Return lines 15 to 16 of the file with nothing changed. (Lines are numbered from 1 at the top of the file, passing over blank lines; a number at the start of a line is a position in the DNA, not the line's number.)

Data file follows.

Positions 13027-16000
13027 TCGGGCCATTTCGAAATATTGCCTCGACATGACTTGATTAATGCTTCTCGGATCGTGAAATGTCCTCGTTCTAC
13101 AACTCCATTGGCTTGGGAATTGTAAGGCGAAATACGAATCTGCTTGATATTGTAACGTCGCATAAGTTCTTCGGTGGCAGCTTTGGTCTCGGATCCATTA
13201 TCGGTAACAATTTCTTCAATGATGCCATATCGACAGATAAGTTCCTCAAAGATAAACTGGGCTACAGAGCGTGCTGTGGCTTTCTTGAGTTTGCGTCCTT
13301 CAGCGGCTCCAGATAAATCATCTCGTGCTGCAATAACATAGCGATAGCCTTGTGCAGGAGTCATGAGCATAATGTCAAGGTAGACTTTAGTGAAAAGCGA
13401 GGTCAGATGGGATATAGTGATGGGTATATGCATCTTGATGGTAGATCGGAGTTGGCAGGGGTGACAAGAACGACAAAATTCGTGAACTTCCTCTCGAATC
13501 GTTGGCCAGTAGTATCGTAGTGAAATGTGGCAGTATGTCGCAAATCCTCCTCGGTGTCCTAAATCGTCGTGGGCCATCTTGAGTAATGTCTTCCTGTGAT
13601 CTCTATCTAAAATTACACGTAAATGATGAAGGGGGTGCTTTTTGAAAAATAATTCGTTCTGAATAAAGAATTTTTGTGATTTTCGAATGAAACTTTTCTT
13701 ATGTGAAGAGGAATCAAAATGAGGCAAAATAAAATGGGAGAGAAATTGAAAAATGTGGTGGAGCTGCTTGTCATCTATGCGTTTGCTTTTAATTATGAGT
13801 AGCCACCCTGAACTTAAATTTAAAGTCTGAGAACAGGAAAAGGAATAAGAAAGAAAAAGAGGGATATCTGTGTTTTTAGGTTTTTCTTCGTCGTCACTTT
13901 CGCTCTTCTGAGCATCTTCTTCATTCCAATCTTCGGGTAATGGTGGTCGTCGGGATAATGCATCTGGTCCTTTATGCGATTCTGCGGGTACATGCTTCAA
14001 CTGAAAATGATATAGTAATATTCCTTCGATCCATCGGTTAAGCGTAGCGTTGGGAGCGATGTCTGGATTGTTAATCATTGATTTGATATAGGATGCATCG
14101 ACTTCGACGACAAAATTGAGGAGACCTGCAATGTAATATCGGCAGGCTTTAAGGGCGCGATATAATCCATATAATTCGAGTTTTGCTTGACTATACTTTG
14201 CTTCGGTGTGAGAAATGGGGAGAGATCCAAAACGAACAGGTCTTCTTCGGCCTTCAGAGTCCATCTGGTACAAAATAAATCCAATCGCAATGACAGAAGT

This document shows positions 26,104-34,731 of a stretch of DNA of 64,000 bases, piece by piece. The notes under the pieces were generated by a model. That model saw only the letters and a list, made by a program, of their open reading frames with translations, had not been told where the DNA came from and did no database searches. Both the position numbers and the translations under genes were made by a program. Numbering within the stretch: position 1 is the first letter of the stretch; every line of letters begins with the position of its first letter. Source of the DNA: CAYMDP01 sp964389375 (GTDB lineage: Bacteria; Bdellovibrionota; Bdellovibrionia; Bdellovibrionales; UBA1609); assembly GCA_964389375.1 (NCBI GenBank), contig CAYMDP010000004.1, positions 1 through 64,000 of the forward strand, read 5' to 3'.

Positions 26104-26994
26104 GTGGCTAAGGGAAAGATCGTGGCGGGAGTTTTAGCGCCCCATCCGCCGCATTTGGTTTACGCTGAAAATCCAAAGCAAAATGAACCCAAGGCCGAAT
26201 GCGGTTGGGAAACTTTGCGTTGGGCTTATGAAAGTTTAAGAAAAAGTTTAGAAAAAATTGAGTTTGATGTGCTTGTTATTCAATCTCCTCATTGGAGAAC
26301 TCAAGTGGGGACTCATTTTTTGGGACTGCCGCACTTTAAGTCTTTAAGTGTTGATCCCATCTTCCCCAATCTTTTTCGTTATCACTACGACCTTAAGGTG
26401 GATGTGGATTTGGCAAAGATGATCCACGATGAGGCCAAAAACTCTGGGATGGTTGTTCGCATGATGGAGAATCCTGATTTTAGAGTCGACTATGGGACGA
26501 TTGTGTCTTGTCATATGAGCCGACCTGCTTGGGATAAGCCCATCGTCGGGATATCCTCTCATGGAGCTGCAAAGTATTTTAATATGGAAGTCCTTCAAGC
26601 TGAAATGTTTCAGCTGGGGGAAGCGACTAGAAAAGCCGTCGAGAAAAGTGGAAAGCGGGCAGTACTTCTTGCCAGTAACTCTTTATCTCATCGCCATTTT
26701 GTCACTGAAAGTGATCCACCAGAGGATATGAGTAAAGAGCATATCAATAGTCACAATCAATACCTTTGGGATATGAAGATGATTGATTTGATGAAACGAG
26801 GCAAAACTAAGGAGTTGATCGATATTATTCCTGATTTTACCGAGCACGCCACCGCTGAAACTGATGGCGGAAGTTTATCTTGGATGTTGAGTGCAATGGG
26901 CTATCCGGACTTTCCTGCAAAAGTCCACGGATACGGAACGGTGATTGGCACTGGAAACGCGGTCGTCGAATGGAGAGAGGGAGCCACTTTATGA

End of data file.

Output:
This document shows positions 26,104-34,731 of a stretch of DNA of 64,000 bases, piece by piece. The notes under the pieces were generated by a model. That model saw only the letters and a list, made by a program, of their open reading frames with translations, had not been told where the DNA came from and did no database searches. Both the position numbers and the translations under genes were made by a program. Numbering within the stretch: position 1 is the first letter of the stretch; every line of letters begins with the position of its first letter. Source of the DNA: CAYMDP01 sp964389375 (GTDB lineage: Bacteria; Bdellovibrionota; Bdellovibrionia; Bdellovibrionales; UBA1609); assembly GCA_964389375.1 (NCBI GenBank), contig CAYMDP010000004.1, positions 1 through 64,000 of the forward strand, read 5' to 3'.

Positions 26104-26994